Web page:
In its October newsletter, the Michigan Education Association wrote that Proposal 2 “…goes beyond just protecting collective bargaining. It protects the middle class and working families, giving them a chance to negotiate for fair wages and benefits and the ability to support themselves.”
Frankly, after reviewing teacher collective bargaining contracts and recent Teacher Tenure Commission decisions, it is astonishing that the MEA thinks that more protection is needed.
It is already very difficult to fire inadequate, bad or even criminal teachers. State laws specify and limit termination, and district-level collective bargaining agreements can place further limitations on teacher termination.
In June, for example, MLive reported that a teacher arraigned in Eaton County District Court for allegedly engaging in sexual conduct with male students was still employed by Grand Ledge Public Schools.
The Michigan Teacher Tenure Commission has protected a teacher who tested positive at work for marijuana and had documented cases of failing to teach (Stoico v. DPS, 2003); allowed a teacher to be reinstated though she had been found to be mentally unfit to teach (Clark v. Swartz Creek, 2009); and has protected a teacher who slapped a second-grade student and who had a documented history of using corporal punishment on other students (Okoro v. DPS, 2012).
In addition to those cases, the following limitations on teacher review and termination are disheartening — if you consider the purpose of public education to be the education of students.
At Orchard View Schools, student academic performance on tests cannot be usedto judge whether a teacher should continue teaching. The agreement between the district and its MEA affiliate states:
...standardized test results of academic progress of students shall not be used in any way as valuative of the quality of a teacher’s service for retention.
The Ferndale school district has a similar provision in its bargaining agreement with its MEA affiliate. Its collective bargaining agreement states that “State test scores, ratings, or other standardized test results shall not be used in the formal evaluation of teachers.”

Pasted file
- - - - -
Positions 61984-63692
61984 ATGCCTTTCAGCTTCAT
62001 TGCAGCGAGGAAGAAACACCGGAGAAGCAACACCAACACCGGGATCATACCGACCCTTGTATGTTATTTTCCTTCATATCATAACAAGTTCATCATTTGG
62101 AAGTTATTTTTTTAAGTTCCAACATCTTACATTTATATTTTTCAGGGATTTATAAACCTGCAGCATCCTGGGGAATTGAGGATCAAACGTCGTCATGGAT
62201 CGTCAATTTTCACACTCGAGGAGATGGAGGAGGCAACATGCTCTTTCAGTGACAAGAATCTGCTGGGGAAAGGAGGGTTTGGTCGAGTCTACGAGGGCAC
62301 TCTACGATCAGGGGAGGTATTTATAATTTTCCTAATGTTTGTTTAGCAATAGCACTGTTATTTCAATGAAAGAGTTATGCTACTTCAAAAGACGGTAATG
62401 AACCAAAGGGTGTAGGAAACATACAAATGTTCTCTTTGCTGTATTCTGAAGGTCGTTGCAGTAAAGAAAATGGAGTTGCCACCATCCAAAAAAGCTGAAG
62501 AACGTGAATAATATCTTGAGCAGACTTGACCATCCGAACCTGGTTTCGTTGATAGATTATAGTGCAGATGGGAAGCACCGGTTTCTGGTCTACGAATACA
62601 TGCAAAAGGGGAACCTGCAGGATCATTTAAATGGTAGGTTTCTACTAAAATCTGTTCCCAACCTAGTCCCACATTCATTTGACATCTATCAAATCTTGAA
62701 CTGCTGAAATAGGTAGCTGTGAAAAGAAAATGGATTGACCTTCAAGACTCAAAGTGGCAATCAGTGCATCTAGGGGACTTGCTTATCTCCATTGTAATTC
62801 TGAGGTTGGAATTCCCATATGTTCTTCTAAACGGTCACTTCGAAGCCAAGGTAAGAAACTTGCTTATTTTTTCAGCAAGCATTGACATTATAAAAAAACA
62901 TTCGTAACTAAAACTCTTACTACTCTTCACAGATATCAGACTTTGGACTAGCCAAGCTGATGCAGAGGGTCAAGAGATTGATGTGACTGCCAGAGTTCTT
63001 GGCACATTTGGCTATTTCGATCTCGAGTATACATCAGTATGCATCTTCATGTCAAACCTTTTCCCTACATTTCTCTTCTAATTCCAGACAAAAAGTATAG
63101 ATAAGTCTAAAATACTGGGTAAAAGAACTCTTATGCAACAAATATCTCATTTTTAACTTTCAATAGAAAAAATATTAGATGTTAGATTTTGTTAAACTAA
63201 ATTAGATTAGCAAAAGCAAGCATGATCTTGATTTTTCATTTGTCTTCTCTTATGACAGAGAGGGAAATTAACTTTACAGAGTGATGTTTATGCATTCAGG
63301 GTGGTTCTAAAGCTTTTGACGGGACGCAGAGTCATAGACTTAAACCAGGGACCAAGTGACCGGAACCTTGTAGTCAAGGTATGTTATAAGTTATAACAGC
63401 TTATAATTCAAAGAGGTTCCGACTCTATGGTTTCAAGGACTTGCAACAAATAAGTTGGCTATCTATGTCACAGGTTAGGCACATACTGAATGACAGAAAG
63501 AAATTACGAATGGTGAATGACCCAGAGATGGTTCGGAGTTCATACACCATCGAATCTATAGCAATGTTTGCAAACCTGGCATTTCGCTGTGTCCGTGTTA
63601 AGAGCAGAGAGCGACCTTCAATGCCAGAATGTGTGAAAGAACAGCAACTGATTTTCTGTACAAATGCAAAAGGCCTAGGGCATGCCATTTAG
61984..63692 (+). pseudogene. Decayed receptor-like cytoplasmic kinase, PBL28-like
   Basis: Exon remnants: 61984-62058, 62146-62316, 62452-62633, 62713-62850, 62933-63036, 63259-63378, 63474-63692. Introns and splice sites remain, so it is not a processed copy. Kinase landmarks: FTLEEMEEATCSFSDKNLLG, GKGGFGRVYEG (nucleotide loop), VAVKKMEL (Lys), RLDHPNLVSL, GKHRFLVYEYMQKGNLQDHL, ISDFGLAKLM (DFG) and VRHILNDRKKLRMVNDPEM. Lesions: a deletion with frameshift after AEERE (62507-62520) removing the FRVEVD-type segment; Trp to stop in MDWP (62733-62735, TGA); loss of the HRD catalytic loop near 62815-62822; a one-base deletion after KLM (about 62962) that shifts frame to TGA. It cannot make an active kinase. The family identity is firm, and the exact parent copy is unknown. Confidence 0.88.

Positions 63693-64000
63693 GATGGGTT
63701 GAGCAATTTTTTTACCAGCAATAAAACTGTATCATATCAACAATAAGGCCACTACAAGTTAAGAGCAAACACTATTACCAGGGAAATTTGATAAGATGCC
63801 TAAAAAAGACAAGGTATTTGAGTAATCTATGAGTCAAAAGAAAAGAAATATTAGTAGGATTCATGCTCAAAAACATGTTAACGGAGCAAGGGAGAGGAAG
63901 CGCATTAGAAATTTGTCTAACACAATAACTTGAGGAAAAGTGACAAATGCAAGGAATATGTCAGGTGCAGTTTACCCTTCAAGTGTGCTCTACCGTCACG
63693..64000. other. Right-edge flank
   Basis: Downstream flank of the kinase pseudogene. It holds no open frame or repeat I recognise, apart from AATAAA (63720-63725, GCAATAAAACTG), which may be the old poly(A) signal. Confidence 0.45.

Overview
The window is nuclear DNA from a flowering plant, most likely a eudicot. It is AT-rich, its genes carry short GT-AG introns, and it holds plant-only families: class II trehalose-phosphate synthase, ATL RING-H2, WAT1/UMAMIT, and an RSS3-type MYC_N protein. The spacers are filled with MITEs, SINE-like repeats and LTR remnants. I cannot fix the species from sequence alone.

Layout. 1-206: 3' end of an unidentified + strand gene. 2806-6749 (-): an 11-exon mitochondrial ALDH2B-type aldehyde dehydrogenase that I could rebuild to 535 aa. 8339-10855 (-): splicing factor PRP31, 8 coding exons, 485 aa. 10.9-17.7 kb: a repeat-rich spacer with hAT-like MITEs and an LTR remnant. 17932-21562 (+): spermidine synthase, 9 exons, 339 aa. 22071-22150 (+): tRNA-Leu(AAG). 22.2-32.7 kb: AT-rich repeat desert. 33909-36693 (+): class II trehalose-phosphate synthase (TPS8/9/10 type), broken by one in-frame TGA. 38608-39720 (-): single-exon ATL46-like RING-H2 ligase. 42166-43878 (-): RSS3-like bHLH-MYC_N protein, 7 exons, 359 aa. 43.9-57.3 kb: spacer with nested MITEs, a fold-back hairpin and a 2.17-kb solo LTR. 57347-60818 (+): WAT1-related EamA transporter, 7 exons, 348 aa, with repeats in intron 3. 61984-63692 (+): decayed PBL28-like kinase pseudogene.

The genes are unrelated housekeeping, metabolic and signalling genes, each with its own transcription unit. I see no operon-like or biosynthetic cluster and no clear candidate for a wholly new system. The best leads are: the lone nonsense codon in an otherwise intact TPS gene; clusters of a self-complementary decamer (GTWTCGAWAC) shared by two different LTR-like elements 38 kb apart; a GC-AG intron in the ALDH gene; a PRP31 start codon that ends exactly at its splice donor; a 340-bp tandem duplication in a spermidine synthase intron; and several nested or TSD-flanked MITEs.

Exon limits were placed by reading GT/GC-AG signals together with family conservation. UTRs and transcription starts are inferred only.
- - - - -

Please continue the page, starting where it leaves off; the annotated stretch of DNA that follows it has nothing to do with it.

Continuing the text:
Certainly, a teacher’s performance cannot be evaluated on test scores alone. But a complete ban on using test scores seems to have little to do with ensuring that students are being taught by effective teachers.
In the LakeVille Community School District, evidence of “a teacher’s ability, performance, or personal characteristics that are not the result of an official evaluation or disciplinary action” cannot be included in a teacher’s personnel file.
No member of the bargaining unit can observe or make written statement of an evaluative nature which can be used in the evaluation of another member of the bargaining unit.
Berkley’s provision seems designed to both limit struggling teachers from receiving helpful feedback and to protect teachers who shouldn’t be protected.
At some point, those of us not employed by a public school district have to ask, “How much more protection do you need?” In the private sector, the vast majority of employees are at-will, with the understanding that violence, drug use and incompetence are grounds for dismissal.
Teachers serve as educators and as role models for students. As such, it should be a mark of pride and professionalism to be held to a high standard. In a more professional work environment, high-performing teachers would be rewarded with more than just a single, additional dollar in pay, and on-the-job drug use and violence would be considered grounds for automatic dismissal.
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